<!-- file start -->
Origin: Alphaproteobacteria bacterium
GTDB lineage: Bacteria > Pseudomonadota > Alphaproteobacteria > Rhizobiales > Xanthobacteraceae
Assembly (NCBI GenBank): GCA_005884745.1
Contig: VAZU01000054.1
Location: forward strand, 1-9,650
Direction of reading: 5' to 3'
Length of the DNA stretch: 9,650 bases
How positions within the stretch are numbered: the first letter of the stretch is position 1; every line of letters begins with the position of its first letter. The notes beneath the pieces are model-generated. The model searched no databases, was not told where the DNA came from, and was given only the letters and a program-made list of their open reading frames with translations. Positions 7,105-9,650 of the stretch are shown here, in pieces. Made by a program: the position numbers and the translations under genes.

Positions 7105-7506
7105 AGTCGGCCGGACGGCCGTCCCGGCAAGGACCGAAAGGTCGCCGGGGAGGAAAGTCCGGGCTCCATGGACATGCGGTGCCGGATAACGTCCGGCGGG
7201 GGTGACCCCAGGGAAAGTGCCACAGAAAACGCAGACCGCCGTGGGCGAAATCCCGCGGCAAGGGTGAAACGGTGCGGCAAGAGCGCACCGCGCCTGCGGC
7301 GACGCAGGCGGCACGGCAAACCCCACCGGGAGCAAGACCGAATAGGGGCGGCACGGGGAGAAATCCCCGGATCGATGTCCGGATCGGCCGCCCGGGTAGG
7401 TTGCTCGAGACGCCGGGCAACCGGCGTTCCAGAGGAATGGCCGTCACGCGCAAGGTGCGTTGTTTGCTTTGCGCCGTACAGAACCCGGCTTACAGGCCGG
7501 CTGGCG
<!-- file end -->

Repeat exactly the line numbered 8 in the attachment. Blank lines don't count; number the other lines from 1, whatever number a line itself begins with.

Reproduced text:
How positions within the stretch are numbered: the first letter of the stretch is position 1; every line of letters begins with the position of its first letter. The notes beneath the pieces are model-generated. The model searched no databases, was not told where the DNA came from, and was given only the letters and a program-made list of their open reading frames with translations. Positions 7,105-9,650 of the stretch are shown here, in pieces. Made by a program: the position numbers and the translations under genes.